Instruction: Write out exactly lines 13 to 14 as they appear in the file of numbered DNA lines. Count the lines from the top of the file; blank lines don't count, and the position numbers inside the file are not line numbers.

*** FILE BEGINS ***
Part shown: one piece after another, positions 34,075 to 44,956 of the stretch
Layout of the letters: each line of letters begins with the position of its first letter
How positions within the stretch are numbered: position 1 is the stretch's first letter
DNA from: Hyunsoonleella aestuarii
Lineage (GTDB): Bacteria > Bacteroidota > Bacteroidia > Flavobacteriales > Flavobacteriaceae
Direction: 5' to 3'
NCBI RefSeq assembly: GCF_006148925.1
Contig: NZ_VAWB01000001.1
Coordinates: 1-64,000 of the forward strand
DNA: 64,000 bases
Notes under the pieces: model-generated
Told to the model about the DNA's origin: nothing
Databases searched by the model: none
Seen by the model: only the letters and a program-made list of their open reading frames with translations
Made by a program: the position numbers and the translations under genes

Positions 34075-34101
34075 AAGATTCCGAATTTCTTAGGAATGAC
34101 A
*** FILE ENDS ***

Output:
Databases searched by the model: none
Seen by the model: only the letters and a program-made list of their open reading frames with translations